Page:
Now a month removed from the initial report that brought down FTX, the company’s downfall continues to have a ripple effect. This week, the FTX crypto scandal has brought BlockFi back into the spotlight. The company, which at one point considered Sam Bankman-Fried its savior, is now turning on the entrepreneur in an effort to get its assets back. Meanwhile, it can blame the crypto exchange as it descends into bankruptcy itself.
BlockFi was, at a time, one of the more reputable crypto lenders on the market. However, it was unable to stave off the crypto correction that claimed a grip of crypto investing firms. The beleaguered company had over-collateralized loans with Three Arrows Capital, widely considered the ground zero of the crypto rout which started early in the summer.
This exposure had put the company at risk of bankruptcy, and it needed fast action. At the time, FTX was coming into the public eye with fury, securing advertising deals left and right. FTX founder Sam Bankman-Fried, who we know now was not being truthful, asserted that the company was in great shape and capable of bailing out not just BlockFi, but other endangered companies as well.
So when the two struck a deal to allow FTX to acquire BlockFi, it seemed as though the crisis was averted. Time has shown this wasn’t the case, though. FTX and its sister company Alameda Research suffered what is perhaps the most shocking corporate implosion the crypto space has ever seen. BlockFi is rightfully angry about what FTX had been hiding, and it’s now taking the company to court to get its assets back.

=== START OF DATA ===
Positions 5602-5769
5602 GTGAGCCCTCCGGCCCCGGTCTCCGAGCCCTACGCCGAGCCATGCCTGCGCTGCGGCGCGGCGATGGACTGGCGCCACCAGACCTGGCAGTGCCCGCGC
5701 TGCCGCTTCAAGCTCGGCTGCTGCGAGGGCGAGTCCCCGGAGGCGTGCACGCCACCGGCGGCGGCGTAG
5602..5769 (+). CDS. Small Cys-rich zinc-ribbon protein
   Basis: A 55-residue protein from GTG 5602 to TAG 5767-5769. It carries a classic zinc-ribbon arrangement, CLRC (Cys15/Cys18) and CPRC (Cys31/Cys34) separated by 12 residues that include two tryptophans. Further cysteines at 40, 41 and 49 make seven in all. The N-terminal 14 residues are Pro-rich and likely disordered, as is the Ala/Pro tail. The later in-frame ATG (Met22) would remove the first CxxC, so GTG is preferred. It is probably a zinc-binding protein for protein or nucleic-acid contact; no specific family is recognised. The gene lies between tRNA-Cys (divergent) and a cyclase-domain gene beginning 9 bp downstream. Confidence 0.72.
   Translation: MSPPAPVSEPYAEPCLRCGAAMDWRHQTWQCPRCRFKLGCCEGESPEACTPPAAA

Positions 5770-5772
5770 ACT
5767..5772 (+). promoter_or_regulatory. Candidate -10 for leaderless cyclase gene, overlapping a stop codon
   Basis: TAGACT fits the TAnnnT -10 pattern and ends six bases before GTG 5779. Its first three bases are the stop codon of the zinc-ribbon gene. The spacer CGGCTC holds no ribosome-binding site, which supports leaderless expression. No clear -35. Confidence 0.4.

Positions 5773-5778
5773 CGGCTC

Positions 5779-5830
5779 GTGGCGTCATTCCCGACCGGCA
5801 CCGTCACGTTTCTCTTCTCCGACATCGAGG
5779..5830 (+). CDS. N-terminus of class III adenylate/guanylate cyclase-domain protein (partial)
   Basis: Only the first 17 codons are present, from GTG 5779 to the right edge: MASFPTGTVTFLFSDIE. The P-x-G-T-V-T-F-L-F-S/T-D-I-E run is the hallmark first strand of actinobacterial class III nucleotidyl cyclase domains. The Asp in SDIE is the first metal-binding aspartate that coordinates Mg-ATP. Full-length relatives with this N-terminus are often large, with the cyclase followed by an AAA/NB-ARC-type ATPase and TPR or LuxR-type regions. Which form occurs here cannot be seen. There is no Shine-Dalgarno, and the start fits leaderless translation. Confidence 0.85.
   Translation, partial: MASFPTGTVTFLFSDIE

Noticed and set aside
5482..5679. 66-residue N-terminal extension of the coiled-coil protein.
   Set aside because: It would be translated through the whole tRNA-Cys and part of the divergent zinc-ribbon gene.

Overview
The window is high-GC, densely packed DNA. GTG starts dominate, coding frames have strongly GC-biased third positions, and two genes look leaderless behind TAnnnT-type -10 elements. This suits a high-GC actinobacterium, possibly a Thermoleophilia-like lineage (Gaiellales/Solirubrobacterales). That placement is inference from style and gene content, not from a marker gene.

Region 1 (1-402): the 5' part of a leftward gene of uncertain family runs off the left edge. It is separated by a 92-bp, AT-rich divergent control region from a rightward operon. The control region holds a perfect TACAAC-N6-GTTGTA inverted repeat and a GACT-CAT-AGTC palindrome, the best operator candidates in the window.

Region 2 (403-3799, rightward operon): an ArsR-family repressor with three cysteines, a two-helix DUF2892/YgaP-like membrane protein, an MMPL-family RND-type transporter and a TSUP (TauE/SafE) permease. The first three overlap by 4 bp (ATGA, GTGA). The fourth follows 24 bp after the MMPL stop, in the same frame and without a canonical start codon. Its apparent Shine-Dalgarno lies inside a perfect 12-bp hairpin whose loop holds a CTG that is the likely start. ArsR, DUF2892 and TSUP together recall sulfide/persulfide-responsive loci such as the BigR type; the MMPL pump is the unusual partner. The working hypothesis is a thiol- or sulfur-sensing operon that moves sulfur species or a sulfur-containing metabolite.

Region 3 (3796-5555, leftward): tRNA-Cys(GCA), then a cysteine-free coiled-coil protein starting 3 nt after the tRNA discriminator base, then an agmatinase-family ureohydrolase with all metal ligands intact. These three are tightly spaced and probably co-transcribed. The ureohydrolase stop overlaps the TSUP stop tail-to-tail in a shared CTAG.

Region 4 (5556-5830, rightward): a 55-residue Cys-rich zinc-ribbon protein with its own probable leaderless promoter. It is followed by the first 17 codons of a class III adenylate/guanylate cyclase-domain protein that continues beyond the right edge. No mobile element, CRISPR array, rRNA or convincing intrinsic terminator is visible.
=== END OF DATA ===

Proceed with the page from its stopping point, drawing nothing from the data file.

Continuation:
FTX Crypto Scandal: BlockFi Sues Sam Bankman-Fried for HOOD Stock
The FTX crypto scandal is not stopping at FTX’s bankruptcy and Sam Bankman-Fried’s fall from grace. BlockFi is being forced into bankruptcy months after thinking it was safe. As it descends into its own proceedings, though, it’s trying to yank its Robinhood (NASDAQ:HOOD) holdings back from the infamous crypto billionaire.
On Monday, BlockFi was forced to file for Chapter 11 bankruptcy protections, bringing to an end a tumultuous year for the lender. In its first appearance in court, the BlockFi legal team has made a point to distance itself from FTX. The company’s opening comments describe BlockFi as “the antithesis of FTX,” using proper procedures, keeping consistent in leadership and reaching out to experts for assistance.
The BlockFi-FTX scandal spills over into the traditional investing sphere, too, as the company’s new lawsuit shows. Filed on the same day as its bankruptcy protection, BlockFi is going after Sam Bankman-Fried’s stocks. According to the lawsuit, Bankman-Fried’s investing company, Emergent Fidelity Technologies, is in possession of “collateral that belongs to BlockFi.”
Earlier this year, Bankman-Fried had taken a 7.6% stake in e-trading platform Robinhood. BlockFi asserts Bankman-Fried had collateralized this holding through Emergent Fidelity for loans from BlockFi, and that the assets belong to it. Currently, the holding is worth $520 million.
According to reports by the Financial Times, Sam Bankman-Fried was collateralizing this loan while simultaneously trying to sell his HOOD share. All in all, the news is doing well to discredit Bankman-Fried’s image further. And, BlockFi certainly stands to benefit by elevating its complaint to the court.
On the date of publication, Brenden Rearick did not have (either directly or indirectly) any positions in the securities mentioned in this article. The opinions expressed in this article are those of the writer, subject to the InvestorPlace.com Publishing Guidelines.